## Calculating Agreement, Consensus, Polarization in R

I have just uploaded a new version of the R package agrmt to R-Forge. The package implements various measures to enumerate the degree of agreement, consensus, or polarization among respondents. Apart from van der Eijk’s Agreement “A”, there are a range of other measures proposed in the literature.

## Same Explanatory Variables, Multiple Dependent Variables in R

I needed to run variations of the same regression model: the same explanatory variables with multiple dependent variables. In R, we can do this with a simple `for()` loop and `assign()`.

First I specify the dependent variables:

`dv <- c("dv1", "dv2", "dv3")`

Then I create a for() loop to cycle through the different dependent variables:

`for(i in 1:length(dv)){`

Within this loop, I need to create an object to hold the models. I need a separate object for each model, so I create one with `paste()`. For the first dependent variable, this will be `model1`; for the second dependent variable `model2`, and so on.

`model <- paste("model",i, sep="")`

With this object to hold the model in place, I can run the model: the ith dependent variable is used. It is stored in an object called `m`.

```m <- lm(as.formula(paste(dv[i],"~ ev1 + ev2")), data=mydata) ```

Now, I assign the model `m` to the `model` object created above: model1 for the first dependent variable, etc. That’s also the end of the `for()` loop.

`assign(model,m)}`

We can now look at the results:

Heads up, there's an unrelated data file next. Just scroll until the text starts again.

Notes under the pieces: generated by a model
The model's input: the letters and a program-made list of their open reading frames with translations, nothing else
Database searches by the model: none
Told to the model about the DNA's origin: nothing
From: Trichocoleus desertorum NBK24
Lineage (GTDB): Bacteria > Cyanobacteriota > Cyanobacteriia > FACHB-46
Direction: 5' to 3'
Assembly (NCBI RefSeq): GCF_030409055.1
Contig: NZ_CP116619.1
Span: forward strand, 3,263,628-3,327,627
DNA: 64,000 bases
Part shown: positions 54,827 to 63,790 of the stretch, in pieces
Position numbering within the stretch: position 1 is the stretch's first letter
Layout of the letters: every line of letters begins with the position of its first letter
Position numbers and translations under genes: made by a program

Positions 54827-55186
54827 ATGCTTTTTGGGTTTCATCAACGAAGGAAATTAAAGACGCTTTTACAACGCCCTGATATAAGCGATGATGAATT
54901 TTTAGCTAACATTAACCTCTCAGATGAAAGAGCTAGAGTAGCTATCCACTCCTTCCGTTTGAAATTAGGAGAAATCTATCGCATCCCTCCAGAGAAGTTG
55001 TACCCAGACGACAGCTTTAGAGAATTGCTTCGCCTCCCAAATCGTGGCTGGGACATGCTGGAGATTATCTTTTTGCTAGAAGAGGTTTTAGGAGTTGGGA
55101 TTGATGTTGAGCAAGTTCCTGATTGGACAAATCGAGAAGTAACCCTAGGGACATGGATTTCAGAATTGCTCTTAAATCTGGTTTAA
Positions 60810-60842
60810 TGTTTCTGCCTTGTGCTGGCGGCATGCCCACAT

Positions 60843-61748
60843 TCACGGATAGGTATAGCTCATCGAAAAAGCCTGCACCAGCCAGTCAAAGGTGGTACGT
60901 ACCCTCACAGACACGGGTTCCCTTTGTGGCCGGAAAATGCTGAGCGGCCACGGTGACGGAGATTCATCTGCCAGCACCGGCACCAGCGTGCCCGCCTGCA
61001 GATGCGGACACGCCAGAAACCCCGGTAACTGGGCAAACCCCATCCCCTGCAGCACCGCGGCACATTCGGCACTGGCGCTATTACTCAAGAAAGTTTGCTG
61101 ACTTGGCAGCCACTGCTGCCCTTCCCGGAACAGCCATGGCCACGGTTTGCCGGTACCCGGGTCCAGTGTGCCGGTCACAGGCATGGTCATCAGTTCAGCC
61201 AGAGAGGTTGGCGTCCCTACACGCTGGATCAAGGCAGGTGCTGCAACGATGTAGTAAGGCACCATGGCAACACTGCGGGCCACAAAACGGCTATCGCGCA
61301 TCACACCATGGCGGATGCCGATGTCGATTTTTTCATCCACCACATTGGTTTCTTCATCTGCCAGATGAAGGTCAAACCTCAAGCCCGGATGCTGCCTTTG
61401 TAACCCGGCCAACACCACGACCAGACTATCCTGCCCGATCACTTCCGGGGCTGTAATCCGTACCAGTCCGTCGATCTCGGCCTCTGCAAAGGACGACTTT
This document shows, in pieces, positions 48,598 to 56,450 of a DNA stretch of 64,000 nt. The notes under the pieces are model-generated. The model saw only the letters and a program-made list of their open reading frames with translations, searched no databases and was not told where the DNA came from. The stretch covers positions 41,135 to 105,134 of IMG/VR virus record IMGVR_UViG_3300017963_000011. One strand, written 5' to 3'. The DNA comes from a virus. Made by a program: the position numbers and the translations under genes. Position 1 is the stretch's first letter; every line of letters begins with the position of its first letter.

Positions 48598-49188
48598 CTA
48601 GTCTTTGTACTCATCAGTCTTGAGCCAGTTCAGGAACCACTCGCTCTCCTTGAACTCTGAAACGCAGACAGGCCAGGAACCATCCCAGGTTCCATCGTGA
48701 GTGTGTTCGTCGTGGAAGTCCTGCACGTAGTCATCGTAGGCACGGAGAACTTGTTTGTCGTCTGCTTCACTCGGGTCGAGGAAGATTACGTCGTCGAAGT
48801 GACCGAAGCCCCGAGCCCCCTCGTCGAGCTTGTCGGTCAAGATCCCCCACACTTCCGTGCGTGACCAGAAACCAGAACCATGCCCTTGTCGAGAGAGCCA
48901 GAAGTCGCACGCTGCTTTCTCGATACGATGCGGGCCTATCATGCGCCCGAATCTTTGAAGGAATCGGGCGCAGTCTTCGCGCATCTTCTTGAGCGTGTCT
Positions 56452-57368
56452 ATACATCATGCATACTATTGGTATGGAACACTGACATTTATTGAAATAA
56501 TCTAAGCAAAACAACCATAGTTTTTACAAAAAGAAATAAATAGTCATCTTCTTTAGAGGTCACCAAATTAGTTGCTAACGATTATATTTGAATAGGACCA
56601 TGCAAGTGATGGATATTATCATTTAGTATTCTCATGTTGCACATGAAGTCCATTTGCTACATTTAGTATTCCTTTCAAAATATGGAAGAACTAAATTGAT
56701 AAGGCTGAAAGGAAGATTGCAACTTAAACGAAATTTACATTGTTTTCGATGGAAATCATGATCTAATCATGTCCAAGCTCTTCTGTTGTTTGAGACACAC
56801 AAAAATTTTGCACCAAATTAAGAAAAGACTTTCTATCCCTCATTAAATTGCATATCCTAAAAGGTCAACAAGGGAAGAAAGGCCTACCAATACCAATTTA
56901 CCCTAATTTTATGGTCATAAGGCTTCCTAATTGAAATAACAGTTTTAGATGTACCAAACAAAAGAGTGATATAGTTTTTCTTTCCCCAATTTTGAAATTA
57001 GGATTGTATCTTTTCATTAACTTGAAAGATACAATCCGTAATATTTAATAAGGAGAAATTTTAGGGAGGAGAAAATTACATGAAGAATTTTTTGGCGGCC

`summary(model1); summary(model2); summary(model3)`

or, more practical to compare models:

```library(memisc) mtable(model1, model2, model3)```

## Barplots across variables in R Here’s a good example of how useful `sapply `can be. I have some data from Qualtrics, and each response is coded in its own variable. Let’s say there is a question on what kind of organization respondents work in, with 10 response categories. Qualtrics produces 10 variables, each with 1 if the box was ticked, and empty otherwise (structure shown just below). With the default CSV import, these blank cells are turned into NA. Here’s a simple way to produce a barplot in this case (in R, of course). ```types = sapply(1:10, function(i) sum(get(paste("Q1_",i,sep="")), na.rm=TRUE)) barplot(types)```

Let’s take this step by step. To count frequencies, we simply use `sum()`, with the argument `na.rm=TRUE` because the variables only contain 1 and NA. `get()` is used to find the variable specified by a string; the string is created with `paste()`. In this case, the variable names are Q1_1, Q1_2, Q1_3, … Q1_9, Q1_10. By using `paste()`, we combine the “Q1_” part with the counter variable i, with no separation (`sep=""`).

The whole thing is then wrapped up in `sapply()`, with the counter variable i defined to take values from 1 to 10; the `function(i)` part is there so that the counter variable is applied to the sum. So `sapply()` takes each value of the counter variable, and applies it to the function we specified, which calculates the sum for one variable Q1_i at a time.

Now I can simply do a boxplot, and add the `names.arg` argument to specify the labels.

(Here I specified the colours: `barplot(types, col=rainbow(10))` to have a catchy image at the top of this post, albeit one where colours have no meaning: so-called chart-junk).